There was some weirdness with my payment (their system double-charges you before revoking the second charge for whatever reason), but the guy on the phone was friendly enough (hour and a half queue though).

Comment: Re:Derp (Score 1) 250

by twocows (#47074567) Attached to: Four Weeks Without Soap Or Shampoo
That's the exact same for me with my face but the exact opposite with my hair. If I wash my face with soap or shampoo, I get acne problems. If I DON'T wash my hair with shampoo, I get all sorts of scalp problems, presumably from the excess of oil. It's worse when it's longer, slightly better when it's shorter.

Comment: Forking is bad? Since when? (Score 1) 293

by twocows (#47046107) Attached to: Linux Sucks (Video)
No, fuck that. Forking is awesome. When the people managing a project, he mentions GNOME, that's a good example, when those people get their heads too far up their asses and no longer serve the interests of the people who actually USE their software, forking lets us take back control by making an entirely new project without their shitty management. Is he really arguing that projects like MATE and Cinnamon are somehow bad things? Because a substantial number of users would disagree, and many developers, too.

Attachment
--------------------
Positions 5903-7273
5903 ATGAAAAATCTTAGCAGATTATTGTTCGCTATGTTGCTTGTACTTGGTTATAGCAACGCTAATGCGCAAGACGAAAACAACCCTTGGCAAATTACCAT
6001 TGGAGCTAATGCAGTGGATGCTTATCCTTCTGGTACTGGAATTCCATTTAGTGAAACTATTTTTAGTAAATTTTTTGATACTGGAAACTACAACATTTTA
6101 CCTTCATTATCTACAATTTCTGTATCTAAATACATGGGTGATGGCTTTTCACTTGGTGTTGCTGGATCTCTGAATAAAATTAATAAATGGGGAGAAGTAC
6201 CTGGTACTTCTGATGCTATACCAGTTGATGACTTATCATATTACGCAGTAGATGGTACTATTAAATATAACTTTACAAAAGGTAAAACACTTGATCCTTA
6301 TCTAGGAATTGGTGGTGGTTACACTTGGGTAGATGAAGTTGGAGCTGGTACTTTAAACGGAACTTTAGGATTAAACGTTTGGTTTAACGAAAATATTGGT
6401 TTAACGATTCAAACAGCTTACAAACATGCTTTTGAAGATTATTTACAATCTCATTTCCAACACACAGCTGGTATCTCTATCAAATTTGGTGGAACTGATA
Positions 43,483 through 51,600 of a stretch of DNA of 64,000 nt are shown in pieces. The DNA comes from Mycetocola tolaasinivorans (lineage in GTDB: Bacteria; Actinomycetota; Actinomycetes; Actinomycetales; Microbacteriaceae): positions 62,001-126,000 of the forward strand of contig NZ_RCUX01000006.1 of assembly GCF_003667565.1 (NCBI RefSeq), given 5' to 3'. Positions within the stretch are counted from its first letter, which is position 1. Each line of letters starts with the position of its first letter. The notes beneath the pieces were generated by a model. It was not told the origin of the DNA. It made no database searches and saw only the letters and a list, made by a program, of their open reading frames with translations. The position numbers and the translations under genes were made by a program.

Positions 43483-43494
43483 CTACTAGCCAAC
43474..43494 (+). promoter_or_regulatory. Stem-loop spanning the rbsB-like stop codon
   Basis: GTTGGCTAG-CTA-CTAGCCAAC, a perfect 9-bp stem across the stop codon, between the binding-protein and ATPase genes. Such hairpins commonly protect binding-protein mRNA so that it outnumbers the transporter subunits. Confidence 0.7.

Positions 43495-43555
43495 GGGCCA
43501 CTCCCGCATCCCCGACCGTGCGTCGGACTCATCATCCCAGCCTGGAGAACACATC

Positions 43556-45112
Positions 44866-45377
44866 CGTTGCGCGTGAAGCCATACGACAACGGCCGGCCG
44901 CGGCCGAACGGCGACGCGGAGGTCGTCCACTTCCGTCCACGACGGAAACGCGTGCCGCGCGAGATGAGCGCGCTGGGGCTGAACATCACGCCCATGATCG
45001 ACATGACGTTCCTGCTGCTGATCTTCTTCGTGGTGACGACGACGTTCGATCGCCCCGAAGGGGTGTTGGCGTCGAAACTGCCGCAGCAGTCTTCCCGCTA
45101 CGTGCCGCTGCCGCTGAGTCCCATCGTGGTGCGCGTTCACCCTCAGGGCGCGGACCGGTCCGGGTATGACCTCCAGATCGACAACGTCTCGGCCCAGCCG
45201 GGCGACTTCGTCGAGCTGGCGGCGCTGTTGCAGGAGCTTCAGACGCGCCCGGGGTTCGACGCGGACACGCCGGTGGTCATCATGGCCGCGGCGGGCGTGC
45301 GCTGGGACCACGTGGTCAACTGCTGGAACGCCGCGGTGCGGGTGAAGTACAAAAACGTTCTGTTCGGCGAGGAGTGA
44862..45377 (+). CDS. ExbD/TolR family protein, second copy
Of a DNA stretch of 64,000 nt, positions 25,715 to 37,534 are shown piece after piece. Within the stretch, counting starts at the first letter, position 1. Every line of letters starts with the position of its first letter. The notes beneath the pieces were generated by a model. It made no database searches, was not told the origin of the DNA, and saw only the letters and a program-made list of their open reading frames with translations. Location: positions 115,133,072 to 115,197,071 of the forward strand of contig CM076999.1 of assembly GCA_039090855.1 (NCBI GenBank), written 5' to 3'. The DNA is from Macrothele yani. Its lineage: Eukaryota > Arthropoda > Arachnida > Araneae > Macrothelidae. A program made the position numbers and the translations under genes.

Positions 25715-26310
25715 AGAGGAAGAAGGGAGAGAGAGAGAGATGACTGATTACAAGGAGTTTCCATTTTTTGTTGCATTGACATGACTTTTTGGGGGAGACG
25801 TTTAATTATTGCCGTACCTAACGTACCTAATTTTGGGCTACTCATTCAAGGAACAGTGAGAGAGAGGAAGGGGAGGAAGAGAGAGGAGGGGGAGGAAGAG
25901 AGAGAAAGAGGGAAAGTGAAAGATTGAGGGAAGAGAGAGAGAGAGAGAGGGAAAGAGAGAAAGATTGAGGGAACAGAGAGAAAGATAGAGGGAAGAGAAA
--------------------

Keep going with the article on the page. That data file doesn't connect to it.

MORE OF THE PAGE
Likewise, OpenSSL is a huge mess. The folks at OpenBSD have a track record of doing shit right and making it very secure (some would say to a fault, but this is supposed to be core software used to secure nearly every web server on the internet, I don't think there's such a thing as "too secure"). Their philosophy is perfect for a project like this, and I think their OpenSSL fork, if it ever branches out from being OpenBSD-specific, will probably be a lot better than the original.

Obviously, forking has other uses, as well. Sometimes someone just wants to take the software in a different direction that's outside of the scope of the original project. That's perfectly fine. I don't know if he's implying that's a bad thing, but if he is, fuck that. He's wrong.

I agree with his overall philosophy that GNU/Linux has some good and some bad shit about it. That's to be expected, it's not perfect, and we absolutely do need to acknowledge the suckage. But forking is a good thing, not part of that suckage, and it pisses me off that he would even insinuate that it's a bad thing. Now, the fact that things so often get to the point where forking is necessary, that is most definitely suckage.

Comment: An unusual addon (Score 1) 403